The partially revised Money Laundering Ordinance-FINMA was published

In connection with the revision of the Anti-Money Laundering Act(AMLA), the Swiss Financial Market Supervisory Authority FINMA has partially revised the Money Laundering Ordinance-FINMA (MLO-FINMA). As is known, the Federal Council will put the revised Anti-Money Laundering Act(AMLA) into force on January 1, 2023. The MLO-FINMA will also enter into force on January 1, 2023. The amendments take into account the key recommendations of the Financial Action Task Force (FATF) country report.

Extension of the scope of application to DLT trading platforms (Art. 3 para. 1 MLO-FINMA)

With the concretization for DLT trading systems, the due diligence obligations to be complied with are clarified. This is implemented by extending the scope of application of the MLO-FINMA. DLT trading systems must comply with the general due diligence obligations (Art. 1-20 MLO-FINMA) and the obligations of Title 5 of the MLO-FINMA (special provisions for financial intermediaries pursuant to Art. 2 para. 2 let. abis AMLA and persons pursuant to Art. 1b Banking Act).

Furthermore, FINMA can now also require DLT trading platforms to introduce an IT-based transaction monitoring system if this is necessary for effective monitoring. Transaction monitoring systems are already regularly used by unregulated trading platforms (e.g. Chainalysis). In the future, the effectiveness of transaction monitoring is likely to be further enhanced through the use of AI technology.

Pursuant to Art. 72 para. 2 MLO-FINMA, DLT trading systems must develop criteria that indicate business relationships with increased risks pursuant to Art. 13 MLO-FINMA.

Practical experience is not yet available because no DLT trading system has yet been approved.

Internal directive on checking whether client data is up to date (Art. 26 para. 2 let. l nMwV-FINMA)

According to the Federal Council, the obligation to periodically review and update client data, as required by the FATF, is now anchored in the AMLA. This obligation applies generally and independently of the risk classification of the business relationship. The periodicity, scope and nature of the review and updating of customer data, on the other hand, is risk-based. The criteria for the risk-based, periodic review and updating of client data must be regulated by the financial intermediaries concerned in their internal directives (Art. 26 para. 2 let. l MLO-FINMA).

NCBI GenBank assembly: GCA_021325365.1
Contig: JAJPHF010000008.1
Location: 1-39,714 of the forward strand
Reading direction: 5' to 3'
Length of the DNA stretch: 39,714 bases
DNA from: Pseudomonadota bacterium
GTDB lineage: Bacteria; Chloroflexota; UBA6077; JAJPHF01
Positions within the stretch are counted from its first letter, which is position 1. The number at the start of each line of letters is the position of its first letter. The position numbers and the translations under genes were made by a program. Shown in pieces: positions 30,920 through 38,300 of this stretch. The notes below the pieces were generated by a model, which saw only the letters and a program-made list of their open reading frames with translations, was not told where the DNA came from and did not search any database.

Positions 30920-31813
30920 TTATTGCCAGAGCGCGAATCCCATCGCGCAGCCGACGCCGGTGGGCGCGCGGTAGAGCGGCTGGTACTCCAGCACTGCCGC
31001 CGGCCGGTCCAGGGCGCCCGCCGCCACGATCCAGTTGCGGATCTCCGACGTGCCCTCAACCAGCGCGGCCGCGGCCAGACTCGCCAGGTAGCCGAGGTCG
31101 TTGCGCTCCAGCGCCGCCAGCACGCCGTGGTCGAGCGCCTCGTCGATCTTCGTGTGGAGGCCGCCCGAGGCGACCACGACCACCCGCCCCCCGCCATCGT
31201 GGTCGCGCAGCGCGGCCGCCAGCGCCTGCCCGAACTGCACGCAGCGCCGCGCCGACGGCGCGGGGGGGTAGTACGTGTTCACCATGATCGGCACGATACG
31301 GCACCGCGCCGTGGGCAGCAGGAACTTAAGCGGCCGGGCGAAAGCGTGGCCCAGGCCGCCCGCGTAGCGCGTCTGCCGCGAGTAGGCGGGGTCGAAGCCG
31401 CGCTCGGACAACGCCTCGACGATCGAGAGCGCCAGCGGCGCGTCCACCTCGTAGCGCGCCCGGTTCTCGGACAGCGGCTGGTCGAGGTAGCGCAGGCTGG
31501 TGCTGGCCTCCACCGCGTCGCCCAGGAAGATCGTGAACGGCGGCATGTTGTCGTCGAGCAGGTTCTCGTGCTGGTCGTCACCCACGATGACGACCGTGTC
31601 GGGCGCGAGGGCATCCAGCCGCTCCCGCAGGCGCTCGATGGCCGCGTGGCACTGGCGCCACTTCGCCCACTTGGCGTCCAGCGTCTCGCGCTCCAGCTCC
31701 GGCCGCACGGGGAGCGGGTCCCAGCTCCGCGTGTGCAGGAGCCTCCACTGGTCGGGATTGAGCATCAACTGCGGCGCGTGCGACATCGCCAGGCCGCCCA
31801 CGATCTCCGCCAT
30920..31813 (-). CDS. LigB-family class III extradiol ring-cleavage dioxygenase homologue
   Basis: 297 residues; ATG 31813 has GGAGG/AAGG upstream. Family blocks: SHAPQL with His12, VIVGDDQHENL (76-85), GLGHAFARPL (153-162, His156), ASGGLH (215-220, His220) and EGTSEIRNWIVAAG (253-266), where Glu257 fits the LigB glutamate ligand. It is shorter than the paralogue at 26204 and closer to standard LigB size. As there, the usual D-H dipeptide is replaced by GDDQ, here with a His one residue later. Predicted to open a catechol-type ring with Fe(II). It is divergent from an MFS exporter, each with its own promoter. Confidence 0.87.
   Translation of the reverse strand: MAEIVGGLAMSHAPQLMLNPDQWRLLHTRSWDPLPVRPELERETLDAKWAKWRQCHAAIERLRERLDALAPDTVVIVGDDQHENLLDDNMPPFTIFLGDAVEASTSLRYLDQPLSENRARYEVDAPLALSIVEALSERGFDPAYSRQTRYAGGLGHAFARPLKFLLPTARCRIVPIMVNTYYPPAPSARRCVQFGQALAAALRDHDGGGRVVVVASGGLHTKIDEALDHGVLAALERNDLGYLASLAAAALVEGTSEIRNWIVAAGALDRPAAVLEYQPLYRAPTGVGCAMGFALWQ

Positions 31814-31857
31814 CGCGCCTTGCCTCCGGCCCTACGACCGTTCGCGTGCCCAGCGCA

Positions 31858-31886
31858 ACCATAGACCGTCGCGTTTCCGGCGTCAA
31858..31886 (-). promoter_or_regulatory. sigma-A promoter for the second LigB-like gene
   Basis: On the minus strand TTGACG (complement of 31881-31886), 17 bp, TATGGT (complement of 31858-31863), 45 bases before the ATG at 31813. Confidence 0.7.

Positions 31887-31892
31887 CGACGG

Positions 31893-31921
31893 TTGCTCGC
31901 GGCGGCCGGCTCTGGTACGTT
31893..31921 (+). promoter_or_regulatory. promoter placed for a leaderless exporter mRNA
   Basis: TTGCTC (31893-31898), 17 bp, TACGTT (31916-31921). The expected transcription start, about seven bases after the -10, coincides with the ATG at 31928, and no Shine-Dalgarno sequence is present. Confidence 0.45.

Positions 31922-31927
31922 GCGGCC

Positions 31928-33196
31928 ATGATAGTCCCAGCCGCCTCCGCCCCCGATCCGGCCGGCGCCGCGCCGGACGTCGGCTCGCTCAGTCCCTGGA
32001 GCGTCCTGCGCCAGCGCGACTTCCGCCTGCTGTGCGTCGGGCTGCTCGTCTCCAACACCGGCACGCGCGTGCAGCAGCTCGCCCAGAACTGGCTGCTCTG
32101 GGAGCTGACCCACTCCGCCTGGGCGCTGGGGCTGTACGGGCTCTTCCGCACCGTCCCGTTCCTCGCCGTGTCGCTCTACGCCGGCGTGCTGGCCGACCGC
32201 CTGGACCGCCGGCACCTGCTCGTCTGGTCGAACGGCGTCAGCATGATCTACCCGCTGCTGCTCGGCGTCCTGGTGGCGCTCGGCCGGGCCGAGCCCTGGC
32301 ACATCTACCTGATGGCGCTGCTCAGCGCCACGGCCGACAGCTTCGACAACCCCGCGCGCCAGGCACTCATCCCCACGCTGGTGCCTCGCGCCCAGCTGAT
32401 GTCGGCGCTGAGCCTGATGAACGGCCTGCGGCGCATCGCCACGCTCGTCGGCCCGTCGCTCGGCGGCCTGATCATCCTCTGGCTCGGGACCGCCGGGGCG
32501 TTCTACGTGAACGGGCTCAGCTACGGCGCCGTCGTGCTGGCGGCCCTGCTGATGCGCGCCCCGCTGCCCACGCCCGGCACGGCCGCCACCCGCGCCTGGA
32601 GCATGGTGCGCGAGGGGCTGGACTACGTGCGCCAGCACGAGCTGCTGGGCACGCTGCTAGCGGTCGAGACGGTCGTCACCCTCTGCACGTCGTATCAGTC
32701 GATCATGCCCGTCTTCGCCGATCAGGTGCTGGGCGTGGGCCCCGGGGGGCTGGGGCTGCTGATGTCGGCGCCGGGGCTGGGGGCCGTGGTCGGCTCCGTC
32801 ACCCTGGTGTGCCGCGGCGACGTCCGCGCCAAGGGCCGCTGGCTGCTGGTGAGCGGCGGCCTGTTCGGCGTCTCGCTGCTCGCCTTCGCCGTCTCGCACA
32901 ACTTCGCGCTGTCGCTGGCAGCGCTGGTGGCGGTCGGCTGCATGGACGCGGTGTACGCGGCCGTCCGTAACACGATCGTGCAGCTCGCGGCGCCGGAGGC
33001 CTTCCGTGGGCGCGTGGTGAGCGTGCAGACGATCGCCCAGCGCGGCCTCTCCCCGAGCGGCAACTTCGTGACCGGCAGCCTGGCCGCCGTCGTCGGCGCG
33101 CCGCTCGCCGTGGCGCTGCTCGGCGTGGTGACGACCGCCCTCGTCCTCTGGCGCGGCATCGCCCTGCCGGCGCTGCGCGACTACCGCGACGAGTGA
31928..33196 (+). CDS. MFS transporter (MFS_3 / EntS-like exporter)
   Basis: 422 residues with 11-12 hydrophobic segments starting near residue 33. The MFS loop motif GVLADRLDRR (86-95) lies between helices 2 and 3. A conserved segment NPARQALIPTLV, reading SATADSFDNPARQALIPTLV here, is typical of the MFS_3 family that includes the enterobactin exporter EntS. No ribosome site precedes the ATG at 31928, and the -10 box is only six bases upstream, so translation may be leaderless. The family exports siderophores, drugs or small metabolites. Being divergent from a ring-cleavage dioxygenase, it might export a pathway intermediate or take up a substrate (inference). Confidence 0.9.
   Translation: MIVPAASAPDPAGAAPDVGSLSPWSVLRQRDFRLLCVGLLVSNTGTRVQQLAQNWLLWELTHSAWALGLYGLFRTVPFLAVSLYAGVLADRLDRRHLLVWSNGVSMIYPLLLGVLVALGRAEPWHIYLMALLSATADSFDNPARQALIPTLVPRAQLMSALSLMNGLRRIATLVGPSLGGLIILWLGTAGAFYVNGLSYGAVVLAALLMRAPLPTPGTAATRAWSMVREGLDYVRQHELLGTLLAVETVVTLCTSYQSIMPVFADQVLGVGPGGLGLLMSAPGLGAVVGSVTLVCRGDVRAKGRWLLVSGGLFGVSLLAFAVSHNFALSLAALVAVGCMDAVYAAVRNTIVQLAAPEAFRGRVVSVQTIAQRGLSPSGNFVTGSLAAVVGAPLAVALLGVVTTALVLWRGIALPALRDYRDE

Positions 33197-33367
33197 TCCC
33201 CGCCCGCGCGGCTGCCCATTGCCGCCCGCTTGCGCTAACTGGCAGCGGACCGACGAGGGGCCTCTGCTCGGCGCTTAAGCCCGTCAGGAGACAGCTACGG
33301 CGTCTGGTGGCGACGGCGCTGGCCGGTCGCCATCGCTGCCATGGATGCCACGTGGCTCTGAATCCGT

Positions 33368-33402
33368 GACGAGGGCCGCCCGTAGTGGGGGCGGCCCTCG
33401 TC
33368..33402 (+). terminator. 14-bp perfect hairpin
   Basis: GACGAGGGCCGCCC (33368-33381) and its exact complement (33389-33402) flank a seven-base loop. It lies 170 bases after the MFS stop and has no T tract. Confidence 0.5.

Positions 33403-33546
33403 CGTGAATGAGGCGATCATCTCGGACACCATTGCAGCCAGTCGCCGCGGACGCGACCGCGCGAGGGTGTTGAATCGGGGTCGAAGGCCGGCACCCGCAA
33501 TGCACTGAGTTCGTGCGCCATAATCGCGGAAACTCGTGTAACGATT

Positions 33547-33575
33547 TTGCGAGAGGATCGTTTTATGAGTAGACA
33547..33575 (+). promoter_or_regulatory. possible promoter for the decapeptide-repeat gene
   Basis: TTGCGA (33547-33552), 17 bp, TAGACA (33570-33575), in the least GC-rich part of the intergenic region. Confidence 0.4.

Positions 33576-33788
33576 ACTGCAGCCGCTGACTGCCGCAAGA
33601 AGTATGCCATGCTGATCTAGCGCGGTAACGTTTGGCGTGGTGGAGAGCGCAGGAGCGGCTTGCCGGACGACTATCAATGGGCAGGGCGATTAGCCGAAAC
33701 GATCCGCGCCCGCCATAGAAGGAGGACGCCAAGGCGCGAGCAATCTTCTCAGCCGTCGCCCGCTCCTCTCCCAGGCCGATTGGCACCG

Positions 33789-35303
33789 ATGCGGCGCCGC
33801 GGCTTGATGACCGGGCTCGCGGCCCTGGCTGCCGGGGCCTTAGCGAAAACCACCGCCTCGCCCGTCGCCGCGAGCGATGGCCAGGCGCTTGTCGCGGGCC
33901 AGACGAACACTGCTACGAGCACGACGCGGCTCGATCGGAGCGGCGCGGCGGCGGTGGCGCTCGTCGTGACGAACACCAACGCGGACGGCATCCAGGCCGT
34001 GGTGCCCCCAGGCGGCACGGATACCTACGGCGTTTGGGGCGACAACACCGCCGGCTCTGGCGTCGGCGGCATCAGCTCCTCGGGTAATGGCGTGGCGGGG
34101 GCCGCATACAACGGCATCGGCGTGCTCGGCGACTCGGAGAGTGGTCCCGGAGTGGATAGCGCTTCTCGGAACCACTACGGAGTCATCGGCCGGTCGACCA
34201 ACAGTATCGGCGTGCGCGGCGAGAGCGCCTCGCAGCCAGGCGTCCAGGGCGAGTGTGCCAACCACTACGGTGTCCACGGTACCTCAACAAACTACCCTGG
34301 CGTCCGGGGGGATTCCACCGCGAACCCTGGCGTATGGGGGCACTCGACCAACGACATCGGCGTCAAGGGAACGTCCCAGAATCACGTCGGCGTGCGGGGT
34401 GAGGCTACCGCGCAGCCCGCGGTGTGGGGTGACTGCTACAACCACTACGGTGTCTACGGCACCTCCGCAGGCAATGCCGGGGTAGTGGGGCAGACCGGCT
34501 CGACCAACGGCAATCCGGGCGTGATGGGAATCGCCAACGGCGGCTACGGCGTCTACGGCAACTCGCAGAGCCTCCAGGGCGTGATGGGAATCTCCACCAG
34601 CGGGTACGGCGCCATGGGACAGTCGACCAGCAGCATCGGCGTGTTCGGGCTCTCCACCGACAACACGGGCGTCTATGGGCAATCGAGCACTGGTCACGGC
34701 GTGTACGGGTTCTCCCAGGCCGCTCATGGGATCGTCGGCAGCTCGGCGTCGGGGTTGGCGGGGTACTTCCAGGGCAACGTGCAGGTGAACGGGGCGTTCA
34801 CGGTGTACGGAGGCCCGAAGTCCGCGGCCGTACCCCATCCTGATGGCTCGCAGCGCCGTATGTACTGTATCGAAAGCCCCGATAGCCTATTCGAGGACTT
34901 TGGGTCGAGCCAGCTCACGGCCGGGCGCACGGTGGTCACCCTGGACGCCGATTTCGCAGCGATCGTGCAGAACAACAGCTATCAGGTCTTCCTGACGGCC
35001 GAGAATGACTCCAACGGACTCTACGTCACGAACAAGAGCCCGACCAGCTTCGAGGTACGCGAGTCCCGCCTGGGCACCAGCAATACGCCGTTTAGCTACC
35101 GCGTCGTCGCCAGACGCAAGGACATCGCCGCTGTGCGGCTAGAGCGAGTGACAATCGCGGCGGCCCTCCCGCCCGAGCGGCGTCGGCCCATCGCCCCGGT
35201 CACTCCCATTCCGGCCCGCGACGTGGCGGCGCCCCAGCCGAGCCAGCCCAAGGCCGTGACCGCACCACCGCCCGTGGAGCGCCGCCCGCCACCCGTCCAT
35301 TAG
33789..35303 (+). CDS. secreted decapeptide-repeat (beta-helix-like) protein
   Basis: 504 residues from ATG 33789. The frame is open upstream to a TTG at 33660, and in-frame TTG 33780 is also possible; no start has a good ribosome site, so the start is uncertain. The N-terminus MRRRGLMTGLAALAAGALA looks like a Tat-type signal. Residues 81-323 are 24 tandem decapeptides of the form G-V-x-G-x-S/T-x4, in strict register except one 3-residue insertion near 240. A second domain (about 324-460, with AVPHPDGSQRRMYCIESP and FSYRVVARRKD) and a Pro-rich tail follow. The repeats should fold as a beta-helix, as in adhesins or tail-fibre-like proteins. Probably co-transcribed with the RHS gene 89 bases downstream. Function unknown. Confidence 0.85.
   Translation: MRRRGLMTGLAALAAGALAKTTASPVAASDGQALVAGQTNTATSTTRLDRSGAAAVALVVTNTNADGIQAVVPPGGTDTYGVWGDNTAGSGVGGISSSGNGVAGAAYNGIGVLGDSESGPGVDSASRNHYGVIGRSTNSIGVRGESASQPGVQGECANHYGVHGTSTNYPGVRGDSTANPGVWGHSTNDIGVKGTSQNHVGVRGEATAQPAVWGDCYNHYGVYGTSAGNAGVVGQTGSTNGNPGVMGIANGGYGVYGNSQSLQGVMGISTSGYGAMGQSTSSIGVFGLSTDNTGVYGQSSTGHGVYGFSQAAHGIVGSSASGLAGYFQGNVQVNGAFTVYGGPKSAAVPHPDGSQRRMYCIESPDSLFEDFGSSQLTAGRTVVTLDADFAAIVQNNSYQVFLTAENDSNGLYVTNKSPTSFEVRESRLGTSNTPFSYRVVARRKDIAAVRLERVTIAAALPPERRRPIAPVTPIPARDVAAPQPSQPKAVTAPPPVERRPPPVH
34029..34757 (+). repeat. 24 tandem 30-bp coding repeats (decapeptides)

Increase of implementing provisions on reporting in the MLO(Art. 30 et seq. MLO-FINMA, Art. 22a nMLA-FINMA)

With the exception of Art. 31 and Art. 34 para. 1 AMLO-FINMA, the implementing provisions on reporting have been moved to the AMLO and AMLA respectively. Art. 31 AM LO-FINMA (now Art. 22a para. 2 MLO-FINMA) regulates the preparation of a report with the reasons for not exercising the right to report under Art. 305ter para. 2 SCC in the case of doubtful business relationships with significant assets. Art. 34 para. 1 MLO-FINMA (new Art. 22a para. 1 MLO-FINMA) concerns the obligation to inform FINMA or the supervisory organization about reports to the reporting office concerning business relationships with significant assets. This applies in particular in cases where the reputation of the financial intermediary or the financial center is likely to be affected.

Concretization of the regulatory competence of the SRO-SIA (Art. 42 nGwV-FINMA)

The existing scope of the SRO-SIA’s regulatory competence is now set out in the AMLO-FINMA. The clarification of the demarcation from other financial intermediary activities is intended to create legal certainty, which is welcomed by the Self-Regulatory Organization of the Swiss Insurance Association (SRO-SIA).

Clarifications on the threshold for transactions with virtual currencies (Art. 51a para. 1 bis and Art. 78b MLO-FINMA)

It remains unchanged that a waiver of the identification of the contracting party is only permissible for transactions with virtual currencies up to a threshold value of CHF 1,000 if the transaction does not involve a transfer of money and value (3-party relationship) and the financial intermediary does not maintain a permanent business relationship with the contracting party in question. Outside of this exception, as in the area of fiat currencies, an unconditional identification obligation applies. In particular, operators of vending machines for the exchange of virtual currencies operate in the area of the exception.

The lowering of the threshold from CHF 5,000 to CHF 1,000 came into effect as early as January 1, 2021. This is justified by the high risk of money laundering and because certain criminal networks involved in drug trafficking misused such machines to process payment transactions.

Art. 51a para. 1 bis MLO-FINMA now clarifies the uncertainties existing in practice regarding the calculation of the threshold: the threshold in the amount of CHF 1,000 per month for cash payments or the acceptance of other anonymous means of payment (e.g. cryptocurrencies or certain prepaid cards) for the sale or purchase of virtual currencies applies. The threshold must be monitored by appropriate technical means and compliance with it must be ensured (e.g. via the assignment of transactions to a cell phone number).

If the exchange of cryptocurrencies is only offered in connection with a bank account or a credit card, the threshold of CHF 1,000 must also be complied with, but providers may waive technical precautions.

The financial intermediaries concerned now have until mid-2023 to make the corresponding adjustments (Art. 78b MLO-FINMA).